National Rifle Association Chief Executive Officer Wayne LaPierre listens as Donald Trump speaks in the White House in 2017 (Pablo Martinez Monsivais/AP)
After a phone call with the National Rifle Association’s leader, Donald Trump gives up any consideration of background checks for gun ownership.
At the start of August, after mass killings in Texas and Ohio — and amid pressure because the Texas gunman’s anti-immigration “manifesto” paralleled his rhetoric — Trump tweeted that he would seek background checks alongside immigration reform.
But on Tuesday, NRA Chief Executive Officer Wayne LaPierre spoke with Trump by phone for at least 30 minutes. Afterwards, Trump put out the gun lobby’s desired message. He repeatedly pushed aside any consideration of guns with the line, “It’s a mental health problem”, insisting, “It’s the people that pull the trigger. It’s not the gun that pulls the trigger.”
We have very, very strong background checks right now, but we have sort of missing areas and areas that don’t complete the whole circle. I have to tell you that it’s a mental problem.
Democrats would, I believe, give up the Second Amendment. A lot of the people that put me where I am are strong believers in the Second Amendment, and I am also.
Trump’s deference to the NRA was reminiscent of his response after the mass killing at a high school in Parkland, Florida which killed 17 students and staff in February 2018. In the following days, he expressed support for universal background checks and raising the age to buy an assault weapon to 21, and he even appeared to consider a ban on assault weapons.
However, after LaPierre demanded and got a late-night meeting in the White House, Trump backtracked and threatened to veto any background check bill, diverting to the argument that teachers should be armed. He returned to his declaration at the 2017 NRA convention, “You came through for me, and I am going to come through for you.”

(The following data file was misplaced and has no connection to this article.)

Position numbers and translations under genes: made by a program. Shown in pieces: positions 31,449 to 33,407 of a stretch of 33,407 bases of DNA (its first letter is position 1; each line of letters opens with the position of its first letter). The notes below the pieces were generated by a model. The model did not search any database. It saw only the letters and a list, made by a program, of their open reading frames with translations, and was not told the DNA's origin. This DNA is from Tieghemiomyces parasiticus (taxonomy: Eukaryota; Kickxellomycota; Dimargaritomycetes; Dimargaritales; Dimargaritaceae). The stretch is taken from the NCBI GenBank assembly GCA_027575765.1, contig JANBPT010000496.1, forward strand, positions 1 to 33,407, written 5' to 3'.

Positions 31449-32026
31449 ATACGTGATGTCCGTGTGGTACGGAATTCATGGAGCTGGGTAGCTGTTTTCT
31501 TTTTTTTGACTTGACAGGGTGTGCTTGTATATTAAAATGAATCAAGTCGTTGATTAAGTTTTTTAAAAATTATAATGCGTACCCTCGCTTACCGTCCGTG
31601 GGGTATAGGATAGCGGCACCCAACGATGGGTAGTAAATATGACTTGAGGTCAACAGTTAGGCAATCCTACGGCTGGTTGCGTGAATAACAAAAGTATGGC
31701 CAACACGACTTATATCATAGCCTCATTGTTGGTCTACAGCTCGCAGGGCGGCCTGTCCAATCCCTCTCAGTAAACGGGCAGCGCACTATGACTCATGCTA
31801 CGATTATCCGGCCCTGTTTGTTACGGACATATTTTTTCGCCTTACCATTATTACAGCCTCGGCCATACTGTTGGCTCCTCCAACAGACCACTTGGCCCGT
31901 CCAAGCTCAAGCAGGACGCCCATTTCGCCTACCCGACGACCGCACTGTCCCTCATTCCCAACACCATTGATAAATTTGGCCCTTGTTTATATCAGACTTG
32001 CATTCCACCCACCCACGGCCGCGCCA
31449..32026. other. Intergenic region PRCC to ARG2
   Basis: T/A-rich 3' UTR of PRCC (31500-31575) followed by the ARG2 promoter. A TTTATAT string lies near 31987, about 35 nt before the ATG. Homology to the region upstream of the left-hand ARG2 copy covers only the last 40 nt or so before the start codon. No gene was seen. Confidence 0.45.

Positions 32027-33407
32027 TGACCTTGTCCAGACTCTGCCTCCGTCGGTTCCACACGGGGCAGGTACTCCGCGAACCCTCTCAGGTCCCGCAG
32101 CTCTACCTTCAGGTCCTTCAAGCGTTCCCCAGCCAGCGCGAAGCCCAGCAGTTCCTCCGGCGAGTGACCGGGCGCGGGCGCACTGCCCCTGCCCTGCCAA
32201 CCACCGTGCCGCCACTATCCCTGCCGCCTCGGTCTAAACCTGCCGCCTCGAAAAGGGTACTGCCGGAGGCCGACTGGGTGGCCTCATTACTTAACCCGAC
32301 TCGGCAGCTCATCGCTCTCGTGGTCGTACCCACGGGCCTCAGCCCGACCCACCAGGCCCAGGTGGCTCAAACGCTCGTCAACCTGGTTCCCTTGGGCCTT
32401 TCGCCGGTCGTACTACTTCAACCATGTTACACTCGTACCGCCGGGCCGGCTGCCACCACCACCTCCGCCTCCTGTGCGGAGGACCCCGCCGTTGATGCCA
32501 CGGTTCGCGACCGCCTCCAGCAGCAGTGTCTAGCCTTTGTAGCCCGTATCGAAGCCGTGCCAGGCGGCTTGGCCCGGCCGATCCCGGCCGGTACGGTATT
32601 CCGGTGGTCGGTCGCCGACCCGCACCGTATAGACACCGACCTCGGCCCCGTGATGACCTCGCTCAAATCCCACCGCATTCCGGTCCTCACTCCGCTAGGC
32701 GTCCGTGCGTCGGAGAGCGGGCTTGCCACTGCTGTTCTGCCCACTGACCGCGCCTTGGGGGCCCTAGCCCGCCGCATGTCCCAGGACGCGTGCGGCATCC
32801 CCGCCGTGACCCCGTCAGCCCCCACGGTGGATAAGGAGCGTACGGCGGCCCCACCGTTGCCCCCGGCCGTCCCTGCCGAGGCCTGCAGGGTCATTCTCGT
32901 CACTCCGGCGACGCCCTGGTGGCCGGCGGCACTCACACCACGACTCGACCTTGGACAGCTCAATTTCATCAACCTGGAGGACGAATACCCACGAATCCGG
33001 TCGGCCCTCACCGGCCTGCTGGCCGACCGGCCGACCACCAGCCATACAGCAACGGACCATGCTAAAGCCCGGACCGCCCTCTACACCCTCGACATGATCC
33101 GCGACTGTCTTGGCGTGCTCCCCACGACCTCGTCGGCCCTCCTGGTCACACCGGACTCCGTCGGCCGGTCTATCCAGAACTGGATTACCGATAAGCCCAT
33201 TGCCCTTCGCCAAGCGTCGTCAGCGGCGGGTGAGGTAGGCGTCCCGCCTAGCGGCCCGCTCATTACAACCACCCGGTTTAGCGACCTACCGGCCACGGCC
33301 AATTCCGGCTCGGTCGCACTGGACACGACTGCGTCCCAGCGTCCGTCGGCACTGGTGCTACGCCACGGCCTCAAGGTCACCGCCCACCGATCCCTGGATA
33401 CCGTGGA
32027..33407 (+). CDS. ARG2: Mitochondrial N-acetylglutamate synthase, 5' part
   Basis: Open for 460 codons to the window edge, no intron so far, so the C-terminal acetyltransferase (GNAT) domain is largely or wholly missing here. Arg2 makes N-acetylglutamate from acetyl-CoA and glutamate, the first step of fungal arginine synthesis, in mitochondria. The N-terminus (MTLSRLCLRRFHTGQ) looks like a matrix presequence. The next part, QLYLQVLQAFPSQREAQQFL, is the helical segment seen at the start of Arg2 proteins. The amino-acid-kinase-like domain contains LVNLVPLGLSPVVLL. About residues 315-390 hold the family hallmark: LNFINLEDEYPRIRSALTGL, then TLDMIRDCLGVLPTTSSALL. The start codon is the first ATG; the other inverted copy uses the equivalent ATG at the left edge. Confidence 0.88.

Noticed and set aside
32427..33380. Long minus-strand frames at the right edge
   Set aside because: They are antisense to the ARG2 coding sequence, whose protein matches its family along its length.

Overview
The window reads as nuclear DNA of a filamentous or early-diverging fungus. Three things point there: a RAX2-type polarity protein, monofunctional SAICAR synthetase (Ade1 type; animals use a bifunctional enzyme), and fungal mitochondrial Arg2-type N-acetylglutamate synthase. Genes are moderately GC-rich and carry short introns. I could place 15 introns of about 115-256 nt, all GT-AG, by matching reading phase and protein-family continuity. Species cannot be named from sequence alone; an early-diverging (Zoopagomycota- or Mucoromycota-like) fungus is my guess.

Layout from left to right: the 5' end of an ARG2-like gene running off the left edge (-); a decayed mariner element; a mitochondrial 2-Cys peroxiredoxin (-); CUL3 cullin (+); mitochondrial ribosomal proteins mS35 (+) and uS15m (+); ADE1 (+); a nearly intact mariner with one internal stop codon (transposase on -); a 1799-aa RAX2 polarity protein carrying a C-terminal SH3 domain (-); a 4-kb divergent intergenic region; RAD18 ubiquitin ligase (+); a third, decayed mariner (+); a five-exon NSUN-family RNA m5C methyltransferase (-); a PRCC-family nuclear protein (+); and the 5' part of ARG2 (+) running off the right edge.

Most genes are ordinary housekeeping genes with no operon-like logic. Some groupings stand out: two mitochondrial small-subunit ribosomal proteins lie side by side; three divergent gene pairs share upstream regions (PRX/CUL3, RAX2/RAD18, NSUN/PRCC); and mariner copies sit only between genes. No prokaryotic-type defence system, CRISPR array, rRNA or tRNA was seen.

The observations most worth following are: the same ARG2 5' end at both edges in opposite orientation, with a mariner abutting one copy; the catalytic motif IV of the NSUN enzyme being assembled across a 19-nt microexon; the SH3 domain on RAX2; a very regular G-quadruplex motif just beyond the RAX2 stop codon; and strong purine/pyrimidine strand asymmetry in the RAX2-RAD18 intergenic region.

The NRA gave $30 million to Trump’s Presidential campaign in 2016.
Previewing his later comments to reporters, Trump told LaPierre on Tuesday that he wanted to focus on mental health and access to juvenile criminal records.
In a statement, LaPierre expressed his satisfaction:
I spoke to the President today. We discussed the best ways to prevent these types of tragedies. President Trump is a strong 2A [2nd Amendment] President and supports our right to keep and bear arms!
— Wayne LaPierre Jr (@waynelapierrejr) April 29, 2017
White House aides insisted Trump is still seeking Congressional action, but said that any proposal of background checks will differ from universal measures sought by legislators.
The Democratic-led House of Representatives has passed its first significant gun control measures in 25 years. The bills require background checks at gun shows and on internet sites and increase the waiting period if a potential buyer does not immediately pass a check.
But both measures have stalled in the Republican-controlled Senate. The upper chamber is also blocking red flag laws which give the police extra powers to confiscate firearms.